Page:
Long-time Caps fans are probably familiar with Autism Speaks, the autism science and advocacy organization Olie Kolzig famously supported when he wore a Caps uniform. This post-season, Autism Speaks has partnered with the NHL for an exciting fundraising campaign running through the end of the playoffs.

The program, called Faceoff Against Autism, asks fans to purchase digital puzzle pieces for players from their favorite playoff teams. Each $10 piece is a part of a picture of a selected player — Alex Ovechkin for the Caps, for example — and fans who purchase at least one piece will receive a 20 percent discount off their next purchase at the online NHL store. Fans will also be entered to win one of four autographed jerseys, including one from Ovechkin.

To date, Faceoff Against Autism has raised over $13,000, and the competition won’t end until the playoffs do. As it currently stands, Caps fans can be proud that, despite our early exit, Alex Ovechkin has raised the most of any player, including those from the Bruins (Patrice Bergeron) and the Canucks (Roberto Luongo). Here is the leaderboard as of this morning:

Alex Ovechkin, Washington Capitals $2,980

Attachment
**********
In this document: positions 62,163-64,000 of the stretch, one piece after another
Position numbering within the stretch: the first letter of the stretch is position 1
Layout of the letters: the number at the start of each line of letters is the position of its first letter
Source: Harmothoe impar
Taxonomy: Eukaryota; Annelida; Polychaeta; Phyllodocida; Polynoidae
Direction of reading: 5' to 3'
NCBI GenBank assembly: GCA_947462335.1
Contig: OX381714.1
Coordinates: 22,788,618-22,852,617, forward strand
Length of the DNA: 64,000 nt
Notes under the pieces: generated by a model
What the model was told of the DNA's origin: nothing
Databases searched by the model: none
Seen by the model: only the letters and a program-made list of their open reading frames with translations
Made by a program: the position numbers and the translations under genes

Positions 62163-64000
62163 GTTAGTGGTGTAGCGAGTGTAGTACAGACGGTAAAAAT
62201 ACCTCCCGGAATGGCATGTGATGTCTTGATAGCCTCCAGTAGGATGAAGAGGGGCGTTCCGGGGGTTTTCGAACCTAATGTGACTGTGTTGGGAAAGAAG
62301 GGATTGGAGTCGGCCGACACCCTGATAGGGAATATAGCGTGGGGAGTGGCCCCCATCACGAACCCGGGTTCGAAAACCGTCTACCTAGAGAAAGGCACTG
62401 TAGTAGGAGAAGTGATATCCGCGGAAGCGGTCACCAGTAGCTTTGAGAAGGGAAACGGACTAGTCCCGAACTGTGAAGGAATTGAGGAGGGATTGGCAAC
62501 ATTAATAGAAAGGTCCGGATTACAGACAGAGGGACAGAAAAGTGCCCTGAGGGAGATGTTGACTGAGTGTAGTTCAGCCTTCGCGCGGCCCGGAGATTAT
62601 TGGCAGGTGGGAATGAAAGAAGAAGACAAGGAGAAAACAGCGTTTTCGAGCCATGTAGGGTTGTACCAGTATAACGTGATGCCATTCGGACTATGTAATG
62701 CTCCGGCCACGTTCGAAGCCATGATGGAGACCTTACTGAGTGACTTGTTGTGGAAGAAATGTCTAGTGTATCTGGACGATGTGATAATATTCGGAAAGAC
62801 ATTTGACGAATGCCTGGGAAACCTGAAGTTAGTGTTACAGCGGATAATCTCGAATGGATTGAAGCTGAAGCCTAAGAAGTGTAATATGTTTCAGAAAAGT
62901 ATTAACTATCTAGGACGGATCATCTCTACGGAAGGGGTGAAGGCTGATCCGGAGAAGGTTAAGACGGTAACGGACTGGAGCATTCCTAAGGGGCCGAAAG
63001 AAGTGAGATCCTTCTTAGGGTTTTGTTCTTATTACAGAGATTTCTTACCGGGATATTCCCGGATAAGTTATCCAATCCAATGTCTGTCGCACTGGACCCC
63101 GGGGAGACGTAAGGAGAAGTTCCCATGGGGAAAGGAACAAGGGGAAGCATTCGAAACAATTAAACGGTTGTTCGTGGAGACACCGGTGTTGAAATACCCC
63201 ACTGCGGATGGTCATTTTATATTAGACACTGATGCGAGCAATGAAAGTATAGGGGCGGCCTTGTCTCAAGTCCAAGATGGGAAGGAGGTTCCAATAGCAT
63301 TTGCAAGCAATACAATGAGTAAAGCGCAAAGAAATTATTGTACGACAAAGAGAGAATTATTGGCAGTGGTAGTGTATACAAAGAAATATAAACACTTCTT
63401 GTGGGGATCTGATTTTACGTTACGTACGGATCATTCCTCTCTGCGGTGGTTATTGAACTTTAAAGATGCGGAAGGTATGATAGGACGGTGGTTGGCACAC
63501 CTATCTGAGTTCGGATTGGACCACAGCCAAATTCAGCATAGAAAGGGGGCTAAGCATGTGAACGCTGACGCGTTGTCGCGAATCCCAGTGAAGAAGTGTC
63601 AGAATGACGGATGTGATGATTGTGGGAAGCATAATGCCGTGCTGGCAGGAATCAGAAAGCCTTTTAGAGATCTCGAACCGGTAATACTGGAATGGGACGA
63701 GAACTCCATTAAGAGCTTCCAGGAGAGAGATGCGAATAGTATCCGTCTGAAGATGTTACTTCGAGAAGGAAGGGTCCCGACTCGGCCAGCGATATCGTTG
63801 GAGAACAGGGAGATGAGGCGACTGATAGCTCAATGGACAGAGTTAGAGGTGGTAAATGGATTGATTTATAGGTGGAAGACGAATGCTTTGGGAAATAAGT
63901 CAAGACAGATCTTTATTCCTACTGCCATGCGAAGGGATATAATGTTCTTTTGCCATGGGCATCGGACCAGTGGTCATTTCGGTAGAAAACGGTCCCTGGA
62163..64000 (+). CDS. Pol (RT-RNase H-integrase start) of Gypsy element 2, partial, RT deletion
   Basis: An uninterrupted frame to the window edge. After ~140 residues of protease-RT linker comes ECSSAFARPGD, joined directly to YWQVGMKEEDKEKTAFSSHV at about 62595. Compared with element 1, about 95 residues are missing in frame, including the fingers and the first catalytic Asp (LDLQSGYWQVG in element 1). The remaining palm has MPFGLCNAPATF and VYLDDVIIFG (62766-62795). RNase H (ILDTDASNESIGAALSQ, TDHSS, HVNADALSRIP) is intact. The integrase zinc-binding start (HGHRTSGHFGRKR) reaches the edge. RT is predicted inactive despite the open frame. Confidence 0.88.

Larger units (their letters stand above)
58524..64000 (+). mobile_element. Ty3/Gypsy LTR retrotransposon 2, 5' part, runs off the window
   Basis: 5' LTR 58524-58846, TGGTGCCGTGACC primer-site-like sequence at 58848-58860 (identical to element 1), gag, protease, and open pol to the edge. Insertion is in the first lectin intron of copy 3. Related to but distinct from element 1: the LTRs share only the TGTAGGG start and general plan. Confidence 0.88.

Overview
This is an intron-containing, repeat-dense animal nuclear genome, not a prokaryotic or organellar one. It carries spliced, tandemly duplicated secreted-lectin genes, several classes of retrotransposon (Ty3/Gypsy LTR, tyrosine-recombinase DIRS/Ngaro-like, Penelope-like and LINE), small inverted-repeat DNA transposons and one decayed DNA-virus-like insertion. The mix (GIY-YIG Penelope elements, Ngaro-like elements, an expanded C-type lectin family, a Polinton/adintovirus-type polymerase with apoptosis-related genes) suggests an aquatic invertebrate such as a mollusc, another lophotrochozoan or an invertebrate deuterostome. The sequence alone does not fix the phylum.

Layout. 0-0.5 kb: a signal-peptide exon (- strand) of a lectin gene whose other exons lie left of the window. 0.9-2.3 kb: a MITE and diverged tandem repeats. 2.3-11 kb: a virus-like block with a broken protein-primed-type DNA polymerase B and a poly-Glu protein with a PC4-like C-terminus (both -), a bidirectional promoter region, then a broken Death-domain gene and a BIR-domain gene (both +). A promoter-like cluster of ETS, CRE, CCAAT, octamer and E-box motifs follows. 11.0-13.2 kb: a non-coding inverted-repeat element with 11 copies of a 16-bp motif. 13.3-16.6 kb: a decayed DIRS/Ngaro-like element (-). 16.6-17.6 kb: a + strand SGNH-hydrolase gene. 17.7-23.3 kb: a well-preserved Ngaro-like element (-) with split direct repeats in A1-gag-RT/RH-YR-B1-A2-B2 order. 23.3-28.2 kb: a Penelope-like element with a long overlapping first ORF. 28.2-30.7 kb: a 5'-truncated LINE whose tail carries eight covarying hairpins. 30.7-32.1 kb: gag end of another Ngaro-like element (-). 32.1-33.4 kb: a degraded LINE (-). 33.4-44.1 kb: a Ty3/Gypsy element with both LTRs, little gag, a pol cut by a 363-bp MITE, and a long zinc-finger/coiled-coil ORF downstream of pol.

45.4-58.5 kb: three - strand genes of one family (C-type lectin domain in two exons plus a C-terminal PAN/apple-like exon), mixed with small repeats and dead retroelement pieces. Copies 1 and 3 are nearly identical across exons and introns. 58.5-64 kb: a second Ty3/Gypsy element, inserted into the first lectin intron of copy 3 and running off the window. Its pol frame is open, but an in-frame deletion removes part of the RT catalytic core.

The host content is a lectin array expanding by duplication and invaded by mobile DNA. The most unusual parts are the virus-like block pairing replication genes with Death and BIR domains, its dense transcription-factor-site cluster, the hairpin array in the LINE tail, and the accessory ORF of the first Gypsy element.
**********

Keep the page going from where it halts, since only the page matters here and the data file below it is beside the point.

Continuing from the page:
Marc-Andre Fleury, Pittsburgh Penguins $2,550

Patrice Bergeron, Boston Bruins $1,380

Joe Thornton, San Jose Sharks $1,240

Nicklas Lidstrom, Detroit Red Wings $973

Roberto Luongo, Vancouver Canucks $840

Henrik Lundqvist, New York Rangers $660

Danny Briere, Philadelphia Flyers $630

Brian Campbell, Chicago Blackhawks $540

Ryan Miller, Buffalo Sabres $330

JP Dumont, Nashville Predators $270

Scott Gomez, Montreal Canadiens $220

Vincent Lecavalier, Tampa Bay Lightning $210

Dustin Brown, Los Angeles Kings $210

Ryan Getzlaf, Anaheim Ducks $150

Shane Doan, Phoenix Coyotes $40

I’ll be honest, this is making me think a couple of things. First is that I’m a little bummed that these numbers aren’t higher pretty much across the board. That being said, if not for a tip from my editor, I would never have come across this program. The publicity for it must be pretty minimal.

The second thing that strikes me here is that wow, for a person who said in my last post that we’ve got to find a way to make an NHL team stick in Phoenix, I may have to eat my words. No more than four people came out to donate to charity by picking Shane Doan? In the sixth-biggest city in the U.S.? Yikes.

And here’s my final thought: given that the Caps’ representative in this program is currently in the lead, I may be preaching to the choir, but I think folks should consider participating in this program for a number of reasons. The first is that this is a cause championed by the finest philanthropist in Caps history, Olie Kolzig. The second is that I’m a big fan of $10 one-time donation requests because I think they fall into the reasonable price range for a large number of people. The final reason is that, if nothing else, the 20 percent discount at the NHL store is a great deal – donate $10 and save $30 on a premier home jersey.

I’m overdue for a community relations roundup, so I’ll update with the final numbers after the playoffs.